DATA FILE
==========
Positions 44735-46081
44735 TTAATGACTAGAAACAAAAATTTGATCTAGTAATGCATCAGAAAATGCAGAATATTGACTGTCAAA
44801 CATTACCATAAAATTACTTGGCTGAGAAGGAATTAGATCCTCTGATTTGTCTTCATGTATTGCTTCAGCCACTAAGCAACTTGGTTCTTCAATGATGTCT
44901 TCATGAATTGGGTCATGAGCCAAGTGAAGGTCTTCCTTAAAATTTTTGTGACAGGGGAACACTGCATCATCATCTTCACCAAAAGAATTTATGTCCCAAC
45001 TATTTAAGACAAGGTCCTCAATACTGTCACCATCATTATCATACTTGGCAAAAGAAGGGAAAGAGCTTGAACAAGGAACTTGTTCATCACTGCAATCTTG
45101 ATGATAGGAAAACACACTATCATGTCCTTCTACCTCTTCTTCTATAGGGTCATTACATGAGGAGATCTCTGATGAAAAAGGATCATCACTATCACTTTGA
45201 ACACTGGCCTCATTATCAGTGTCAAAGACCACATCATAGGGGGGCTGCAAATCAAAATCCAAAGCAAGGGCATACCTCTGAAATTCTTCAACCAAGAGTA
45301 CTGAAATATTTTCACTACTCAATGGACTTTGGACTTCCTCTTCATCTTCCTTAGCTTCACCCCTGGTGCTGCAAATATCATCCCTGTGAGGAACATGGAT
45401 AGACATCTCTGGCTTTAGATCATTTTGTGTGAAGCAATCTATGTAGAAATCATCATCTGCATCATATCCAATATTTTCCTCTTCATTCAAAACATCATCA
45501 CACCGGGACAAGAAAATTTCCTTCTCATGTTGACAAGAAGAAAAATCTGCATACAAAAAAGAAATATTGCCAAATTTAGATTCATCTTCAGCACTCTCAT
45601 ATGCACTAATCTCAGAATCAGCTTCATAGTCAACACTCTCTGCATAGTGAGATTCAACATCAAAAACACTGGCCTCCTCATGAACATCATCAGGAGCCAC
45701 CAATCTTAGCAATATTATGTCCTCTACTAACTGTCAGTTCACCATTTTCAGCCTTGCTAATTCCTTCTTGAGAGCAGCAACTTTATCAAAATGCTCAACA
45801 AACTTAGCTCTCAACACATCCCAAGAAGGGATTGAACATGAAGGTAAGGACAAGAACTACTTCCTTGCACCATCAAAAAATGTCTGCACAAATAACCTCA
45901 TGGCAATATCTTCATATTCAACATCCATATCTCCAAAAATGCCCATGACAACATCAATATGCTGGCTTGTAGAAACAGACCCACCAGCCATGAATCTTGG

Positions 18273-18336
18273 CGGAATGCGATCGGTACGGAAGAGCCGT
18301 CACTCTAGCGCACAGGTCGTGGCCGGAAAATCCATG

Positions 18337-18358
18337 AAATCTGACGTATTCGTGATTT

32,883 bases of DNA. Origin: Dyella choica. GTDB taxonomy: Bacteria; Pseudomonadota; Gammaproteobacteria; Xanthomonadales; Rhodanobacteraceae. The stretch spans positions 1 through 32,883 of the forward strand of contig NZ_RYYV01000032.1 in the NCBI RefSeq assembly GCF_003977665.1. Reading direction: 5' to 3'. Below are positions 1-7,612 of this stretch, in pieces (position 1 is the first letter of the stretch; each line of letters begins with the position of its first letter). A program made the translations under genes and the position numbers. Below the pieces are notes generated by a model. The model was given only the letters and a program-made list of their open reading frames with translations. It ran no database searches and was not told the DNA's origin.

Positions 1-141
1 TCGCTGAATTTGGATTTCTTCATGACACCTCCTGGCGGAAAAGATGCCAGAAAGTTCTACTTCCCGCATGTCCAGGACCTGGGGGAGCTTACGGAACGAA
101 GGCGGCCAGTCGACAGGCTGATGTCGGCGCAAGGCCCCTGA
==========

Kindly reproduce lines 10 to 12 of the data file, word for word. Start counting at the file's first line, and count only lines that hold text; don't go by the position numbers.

45501 CACCGGGACAAGAAAATTTCCTTCTCATGTTGACAAGAAGAAAAATCTGCATACAAAAAAGAAATATTGCCAAATTTAGATTCATCTTCAGCACTCTCAT
45601 ATGCACTAATCTCAGAATCAGCTTCATAGTCAACACTCTCTGCATAGTGAGATTCAACATCAAAAACACTGGCCTCCTCATGAACATCATCAGGAGCCAC
45701 CAATCTTAGCAATATTATGTCCTCTACTAACTGTCAGTTCACCATTTTCAGCCTTGCTAATTCCTTCTTGAGAGCAGCAACTTTATCAAAATGCTCAACA